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Cmdr. (later Capt.) Huber in 1988 place to be ready. What if the President was at this event and somebody shot him? Where would we go? What would we do? What is everybody’s job? If you look at the film when President Reagan was shot, it looked very chaotic, but in fact everybody’s doing exactly what their job is. Some people are there to get him out of the line of fire; other people are there to secure the scene. The medical person was supposed to jump in the car, so it’s all very orchestrated. In the medical unit we knew we wanted to be close enough to be able to get to him and help him, but not so close that we would have been hit in the same burst of fire or explosion. Our goal was to be out of the line of fire. The way we measured that for ourselves is if you’re close enough to be in the picture, then you would be hit by the same force that hit him; so you should never be in the frame of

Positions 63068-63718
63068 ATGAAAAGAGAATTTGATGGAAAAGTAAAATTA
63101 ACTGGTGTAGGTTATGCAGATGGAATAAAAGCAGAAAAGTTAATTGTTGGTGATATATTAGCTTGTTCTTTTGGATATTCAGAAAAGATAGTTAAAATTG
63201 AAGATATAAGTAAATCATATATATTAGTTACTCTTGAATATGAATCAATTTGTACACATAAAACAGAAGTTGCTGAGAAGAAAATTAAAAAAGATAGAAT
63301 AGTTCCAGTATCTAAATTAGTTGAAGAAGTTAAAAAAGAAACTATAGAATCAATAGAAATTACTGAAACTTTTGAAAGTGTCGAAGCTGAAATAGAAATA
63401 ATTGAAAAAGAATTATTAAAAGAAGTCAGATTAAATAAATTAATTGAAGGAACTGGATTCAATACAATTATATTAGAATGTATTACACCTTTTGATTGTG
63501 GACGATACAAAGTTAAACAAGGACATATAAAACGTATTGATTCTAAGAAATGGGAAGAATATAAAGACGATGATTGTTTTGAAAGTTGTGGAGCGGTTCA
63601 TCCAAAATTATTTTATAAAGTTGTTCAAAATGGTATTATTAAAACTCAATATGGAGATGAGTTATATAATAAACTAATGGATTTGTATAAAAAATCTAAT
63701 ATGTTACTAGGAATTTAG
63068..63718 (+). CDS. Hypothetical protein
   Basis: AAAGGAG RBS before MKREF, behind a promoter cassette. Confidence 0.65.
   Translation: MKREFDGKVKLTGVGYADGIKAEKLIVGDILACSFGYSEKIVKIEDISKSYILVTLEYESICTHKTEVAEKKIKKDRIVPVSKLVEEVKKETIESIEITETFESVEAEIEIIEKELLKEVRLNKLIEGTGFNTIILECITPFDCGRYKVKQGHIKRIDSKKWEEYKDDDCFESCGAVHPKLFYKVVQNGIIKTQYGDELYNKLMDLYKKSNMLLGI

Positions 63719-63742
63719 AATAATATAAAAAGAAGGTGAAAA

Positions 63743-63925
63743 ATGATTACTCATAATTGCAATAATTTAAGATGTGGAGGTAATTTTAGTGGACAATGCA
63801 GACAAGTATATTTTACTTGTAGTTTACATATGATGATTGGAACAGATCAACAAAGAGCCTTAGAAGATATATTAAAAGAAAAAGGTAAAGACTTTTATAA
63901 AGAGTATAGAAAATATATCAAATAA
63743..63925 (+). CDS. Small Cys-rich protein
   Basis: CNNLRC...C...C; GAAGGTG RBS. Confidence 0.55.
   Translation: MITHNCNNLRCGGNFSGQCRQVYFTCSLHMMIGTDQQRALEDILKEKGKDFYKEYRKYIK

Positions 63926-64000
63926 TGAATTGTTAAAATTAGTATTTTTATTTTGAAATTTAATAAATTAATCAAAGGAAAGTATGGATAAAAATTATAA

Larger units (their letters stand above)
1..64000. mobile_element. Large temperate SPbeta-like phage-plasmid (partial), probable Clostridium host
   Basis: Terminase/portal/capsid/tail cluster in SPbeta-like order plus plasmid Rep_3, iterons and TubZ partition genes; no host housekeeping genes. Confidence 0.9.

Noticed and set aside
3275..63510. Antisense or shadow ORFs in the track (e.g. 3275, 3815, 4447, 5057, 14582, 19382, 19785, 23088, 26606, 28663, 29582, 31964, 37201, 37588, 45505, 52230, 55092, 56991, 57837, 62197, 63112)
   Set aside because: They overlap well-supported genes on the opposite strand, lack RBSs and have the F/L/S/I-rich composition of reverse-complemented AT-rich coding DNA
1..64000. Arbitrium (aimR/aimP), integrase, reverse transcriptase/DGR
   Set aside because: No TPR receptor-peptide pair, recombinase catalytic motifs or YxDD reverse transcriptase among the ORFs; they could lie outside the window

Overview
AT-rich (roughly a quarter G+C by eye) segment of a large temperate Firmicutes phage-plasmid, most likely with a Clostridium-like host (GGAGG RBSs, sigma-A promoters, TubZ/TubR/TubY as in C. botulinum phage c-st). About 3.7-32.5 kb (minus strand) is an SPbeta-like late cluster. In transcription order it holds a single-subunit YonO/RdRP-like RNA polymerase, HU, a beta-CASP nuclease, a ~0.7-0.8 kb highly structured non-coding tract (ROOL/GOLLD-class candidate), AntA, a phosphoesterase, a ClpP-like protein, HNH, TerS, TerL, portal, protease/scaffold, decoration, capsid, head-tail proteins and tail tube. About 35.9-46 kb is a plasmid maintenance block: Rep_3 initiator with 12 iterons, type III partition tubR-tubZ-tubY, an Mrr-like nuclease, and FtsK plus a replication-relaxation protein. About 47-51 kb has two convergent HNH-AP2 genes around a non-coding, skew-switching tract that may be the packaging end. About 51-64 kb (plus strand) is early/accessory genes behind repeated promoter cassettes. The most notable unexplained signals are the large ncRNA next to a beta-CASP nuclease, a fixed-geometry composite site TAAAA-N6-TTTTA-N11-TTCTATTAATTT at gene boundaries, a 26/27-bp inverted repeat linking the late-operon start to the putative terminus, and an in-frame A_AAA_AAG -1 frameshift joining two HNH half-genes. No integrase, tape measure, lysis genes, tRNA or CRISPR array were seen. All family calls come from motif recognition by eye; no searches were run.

the picture. When we would see each other on TV or in photos, because the President was photographed continuously, we would say, “Did you notice that you were in the photo in St. Louis yesterday?” If he’s moving, you’re probably going to be about thirty yards away from him. The Secret Service always knows where two people are, the President and the medical person, because they have to get the medical person to the President if anything happens. They always have one eyeball on you and one eyeball on the President. If the President is going from Point A to Point B, we would usually be within sight, but not close enough to get hurt. The President always speaks in front of a blue curtain that has the seal of the White House displayed behind his head. We’d take the seal with us everywhere we go, and we’d put it on